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Abnormal Moles Specialist

Texas Skin Cancer Center

Mohs Skin Cancer Surgeon located in Kingwood, Pearland, Webster, and Houston, TX

You’re probably pretty familiar with the 10 or more moles that exist on your body, their locations, and their features. At Texas Skin Cancer Center in Kingwood, Pearland, Webster, and Houston, Texas, skin cancer specialist Joseph Sedrak, MD, provides testing for abnormal moles and moles that seem to change over time. To learn more about abnormal moles and testing, book an appointment by phone or online today.

Abnormal Moles Q&A

What are moles?

Moles are a normal and usually harmless type of skin growth. In many cases, moles are completely benign and noncancerous. They appear as brown dots ranging in size, and you likely have at least 10 of them on your body. 

Even though most moles are harmless, it’s important to keep track of the moles on your body and their features. New moles or changes to existing moles could indicate skin cancer, and you should report new or changing moles to Dr. Sedrak just in case. 

Normal mole features include shades of brown, tan, or pink and circular or oval shapes. Some moles are flush against your skin while others are elevated a bit. They can appear anywhere on your body, including your scalp, arms, legs, and the spaces between your fingers and toes. 

What makes abnormal moles different?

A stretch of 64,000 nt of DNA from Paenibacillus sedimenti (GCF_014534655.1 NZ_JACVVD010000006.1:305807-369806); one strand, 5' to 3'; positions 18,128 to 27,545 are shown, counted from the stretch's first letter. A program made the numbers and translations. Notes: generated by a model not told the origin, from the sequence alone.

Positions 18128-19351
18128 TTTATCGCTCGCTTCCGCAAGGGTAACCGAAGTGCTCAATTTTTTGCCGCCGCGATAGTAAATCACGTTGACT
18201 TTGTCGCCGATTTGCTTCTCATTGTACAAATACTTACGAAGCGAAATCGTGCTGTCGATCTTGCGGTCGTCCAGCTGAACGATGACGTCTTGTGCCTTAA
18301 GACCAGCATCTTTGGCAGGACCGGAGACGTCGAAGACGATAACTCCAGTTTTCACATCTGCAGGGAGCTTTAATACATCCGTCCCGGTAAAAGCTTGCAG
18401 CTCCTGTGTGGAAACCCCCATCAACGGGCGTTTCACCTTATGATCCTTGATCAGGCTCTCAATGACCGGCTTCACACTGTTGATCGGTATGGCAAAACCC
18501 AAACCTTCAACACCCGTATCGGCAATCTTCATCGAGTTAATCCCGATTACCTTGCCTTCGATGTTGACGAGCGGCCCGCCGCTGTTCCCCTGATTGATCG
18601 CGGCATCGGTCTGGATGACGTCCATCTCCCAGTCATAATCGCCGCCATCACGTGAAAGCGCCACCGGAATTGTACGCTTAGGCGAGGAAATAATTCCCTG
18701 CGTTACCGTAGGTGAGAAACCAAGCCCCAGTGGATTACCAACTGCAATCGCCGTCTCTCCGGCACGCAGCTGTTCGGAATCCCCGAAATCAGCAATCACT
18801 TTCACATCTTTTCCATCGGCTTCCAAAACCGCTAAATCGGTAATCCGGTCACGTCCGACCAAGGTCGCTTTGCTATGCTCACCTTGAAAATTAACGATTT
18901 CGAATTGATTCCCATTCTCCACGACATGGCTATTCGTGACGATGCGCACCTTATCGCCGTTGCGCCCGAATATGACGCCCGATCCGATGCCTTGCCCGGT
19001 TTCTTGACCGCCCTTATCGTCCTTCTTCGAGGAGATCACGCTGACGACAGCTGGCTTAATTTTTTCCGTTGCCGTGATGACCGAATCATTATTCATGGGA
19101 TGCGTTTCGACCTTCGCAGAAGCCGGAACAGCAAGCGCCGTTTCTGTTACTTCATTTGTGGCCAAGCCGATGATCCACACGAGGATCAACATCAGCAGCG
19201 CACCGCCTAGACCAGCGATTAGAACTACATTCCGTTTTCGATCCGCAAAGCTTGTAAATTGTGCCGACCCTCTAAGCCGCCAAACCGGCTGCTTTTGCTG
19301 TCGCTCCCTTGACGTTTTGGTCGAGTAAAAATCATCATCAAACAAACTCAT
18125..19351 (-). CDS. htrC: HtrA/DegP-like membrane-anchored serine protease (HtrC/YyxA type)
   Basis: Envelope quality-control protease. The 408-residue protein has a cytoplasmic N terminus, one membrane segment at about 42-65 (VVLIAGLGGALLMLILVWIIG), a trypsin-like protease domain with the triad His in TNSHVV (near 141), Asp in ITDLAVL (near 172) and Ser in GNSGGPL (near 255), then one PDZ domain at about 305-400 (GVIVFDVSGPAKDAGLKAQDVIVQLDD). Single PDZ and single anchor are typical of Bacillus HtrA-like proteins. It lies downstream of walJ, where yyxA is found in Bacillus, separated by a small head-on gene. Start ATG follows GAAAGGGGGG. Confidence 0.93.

Abnormal moles could indicate skin cancer, so it’s important to be familiar with the unusual features and warning signs. Dr. Sedrak encourages patients to use the “ABCDE” acronym to evaluate new or changing moles at home. Your mole might be abnormal if you notice:

  • Asymmetry: two sides of a mole don’t look the same
  • Border: irregular or blurry edges of a mole
  • Color: more than one color in a mole or uneven colors
  • Diameter: moles that are roughly six millimeters across or larger
  • Evolution: moles that change in shape, size, elevation, or color

Since skin cancer varies greatly in appearance, you should show Dr. Sedrak any mole that you think looks unusual, abnormal, or suspicious. Early diagnosis is often the key to successful skin cancer treatment, so it’s safer to report a strange mole than to ignore it. 

What happens if I have an abnormal mole?

If you have an abnormal mole, you should book an appointment at Texas Skin Cancer Center for an evaluation. Dr. Sedrak examines your mole and asks about any changes you’ve noticed to it. He also asks if the mole itches, feels irritated, or bleeds easily since these symptoms could indicate that a mole isn’t normal. 

Dr. Sedrak performs biopsies on moles that seem abnormal to find out whether or not they contain cancerous cells. During a biopsy, he removes a tissue sample from the mole and takes it to the in-house lab for same-day testing. If the mole is cancerous, he works with you to develop a custom skin cancer treatment plan. 

Treatments available for skin cancer at Texas Skin Cancer Center include traditional excision, Mohs surgery, chemotherapy, targeted drug therapy, radiation therapy, and curettage and electrodesiccation. Your treatment depends on your type and stage of skin cancer. 

If you have a seemingly abnormal mole that you’d like to test, call Texas Skin Cancer Center or book an appointment online today.